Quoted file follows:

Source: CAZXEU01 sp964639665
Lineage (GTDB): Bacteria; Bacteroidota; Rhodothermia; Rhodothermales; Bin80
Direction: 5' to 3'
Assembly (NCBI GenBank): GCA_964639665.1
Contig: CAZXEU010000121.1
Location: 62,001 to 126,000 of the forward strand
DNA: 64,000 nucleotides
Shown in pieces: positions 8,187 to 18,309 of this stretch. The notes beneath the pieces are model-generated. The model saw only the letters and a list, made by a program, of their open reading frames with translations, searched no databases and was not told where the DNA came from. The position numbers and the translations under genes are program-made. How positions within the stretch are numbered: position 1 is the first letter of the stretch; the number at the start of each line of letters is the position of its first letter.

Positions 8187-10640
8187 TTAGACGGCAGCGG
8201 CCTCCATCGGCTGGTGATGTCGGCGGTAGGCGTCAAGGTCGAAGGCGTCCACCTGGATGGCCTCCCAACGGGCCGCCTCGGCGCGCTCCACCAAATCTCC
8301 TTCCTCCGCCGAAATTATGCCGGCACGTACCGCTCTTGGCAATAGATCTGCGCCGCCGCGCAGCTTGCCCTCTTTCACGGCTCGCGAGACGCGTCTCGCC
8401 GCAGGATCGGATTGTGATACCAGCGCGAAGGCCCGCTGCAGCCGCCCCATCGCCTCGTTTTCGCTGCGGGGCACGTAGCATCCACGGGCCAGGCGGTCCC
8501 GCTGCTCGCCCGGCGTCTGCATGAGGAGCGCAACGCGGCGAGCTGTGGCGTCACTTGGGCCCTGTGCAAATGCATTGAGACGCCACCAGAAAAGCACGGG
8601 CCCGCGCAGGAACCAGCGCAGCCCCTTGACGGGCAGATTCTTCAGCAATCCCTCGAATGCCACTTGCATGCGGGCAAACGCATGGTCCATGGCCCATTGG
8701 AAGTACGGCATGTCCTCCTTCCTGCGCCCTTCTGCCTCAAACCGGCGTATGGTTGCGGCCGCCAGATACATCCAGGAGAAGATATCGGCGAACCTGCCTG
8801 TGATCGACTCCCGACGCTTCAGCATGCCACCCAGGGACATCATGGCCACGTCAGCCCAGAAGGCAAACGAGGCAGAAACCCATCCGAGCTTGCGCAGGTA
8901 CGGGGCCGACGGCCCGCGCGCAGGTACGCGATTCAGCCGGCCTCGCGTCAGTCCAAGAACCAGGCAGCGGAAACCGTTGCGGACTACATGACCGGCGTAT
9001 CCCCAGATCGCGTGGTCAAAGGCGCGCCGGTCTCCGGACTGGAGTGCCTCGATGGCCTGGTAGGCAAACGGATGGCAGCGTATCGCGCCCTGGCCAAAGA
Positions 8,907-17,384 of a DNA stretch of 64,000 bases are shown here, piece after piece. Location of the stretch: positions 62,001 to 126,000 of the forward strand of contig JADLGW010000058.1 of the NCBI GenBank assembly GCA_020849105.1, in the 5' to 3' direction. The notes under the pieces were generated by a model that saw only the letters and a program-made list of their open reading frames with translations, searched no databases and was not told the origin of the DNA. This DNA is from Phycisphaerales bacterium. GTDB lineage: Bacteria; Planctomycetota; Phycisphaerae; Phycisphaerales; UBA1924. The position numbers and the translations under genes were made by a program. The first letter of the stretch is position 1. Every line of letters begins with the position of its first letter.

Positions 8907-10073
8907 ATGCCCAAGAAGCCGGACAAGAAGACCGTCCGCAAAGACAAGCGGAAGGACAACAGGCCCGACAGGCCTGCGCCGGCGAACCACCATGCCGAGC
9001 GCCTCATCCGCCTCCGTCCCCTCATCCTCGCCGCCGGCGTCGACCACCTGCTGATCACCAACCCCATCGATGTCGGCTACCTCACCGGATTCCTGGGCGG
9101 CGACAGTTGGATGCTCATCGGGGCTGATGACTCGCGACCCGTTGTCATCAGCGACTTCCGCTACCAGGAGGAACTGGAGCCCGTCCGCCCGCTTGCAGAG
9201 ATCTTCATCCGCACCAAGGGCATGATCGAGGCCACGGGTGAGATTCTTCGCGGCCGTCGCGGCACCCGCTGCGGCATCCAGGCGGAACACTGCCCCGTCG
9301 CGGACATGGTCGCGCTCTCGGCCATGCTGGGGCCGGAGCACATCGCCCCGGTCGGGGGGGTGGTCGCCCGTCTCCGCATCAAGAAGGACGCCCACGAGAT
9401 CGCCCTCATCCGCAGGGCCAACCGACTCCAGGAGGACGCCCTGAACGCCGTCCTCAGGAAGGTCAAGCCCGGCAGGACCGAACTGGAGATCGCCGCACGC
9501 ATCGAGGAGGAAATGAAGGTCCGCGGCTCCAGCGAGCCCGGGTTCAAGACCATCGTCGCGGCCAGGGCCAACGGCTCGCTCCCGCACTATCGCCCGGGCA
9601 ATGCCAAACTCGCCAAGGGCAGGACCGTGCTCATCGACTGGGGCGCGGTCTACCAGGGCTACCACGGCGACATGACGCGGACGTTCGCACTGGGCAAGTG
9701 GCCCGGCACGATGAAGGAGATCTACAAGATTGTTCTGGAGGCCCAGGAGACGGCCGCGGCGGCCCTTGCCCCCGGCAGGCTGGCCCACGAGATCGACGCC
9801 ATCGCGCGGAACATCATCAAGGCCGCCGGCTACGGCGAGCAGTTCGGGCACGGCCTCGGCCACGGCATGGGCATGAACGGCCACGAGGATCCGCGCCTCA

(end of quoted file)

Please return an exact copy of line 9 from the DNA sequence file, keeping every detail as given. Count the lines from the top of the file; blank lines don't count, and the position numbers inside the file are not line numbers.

Positions 8187-10640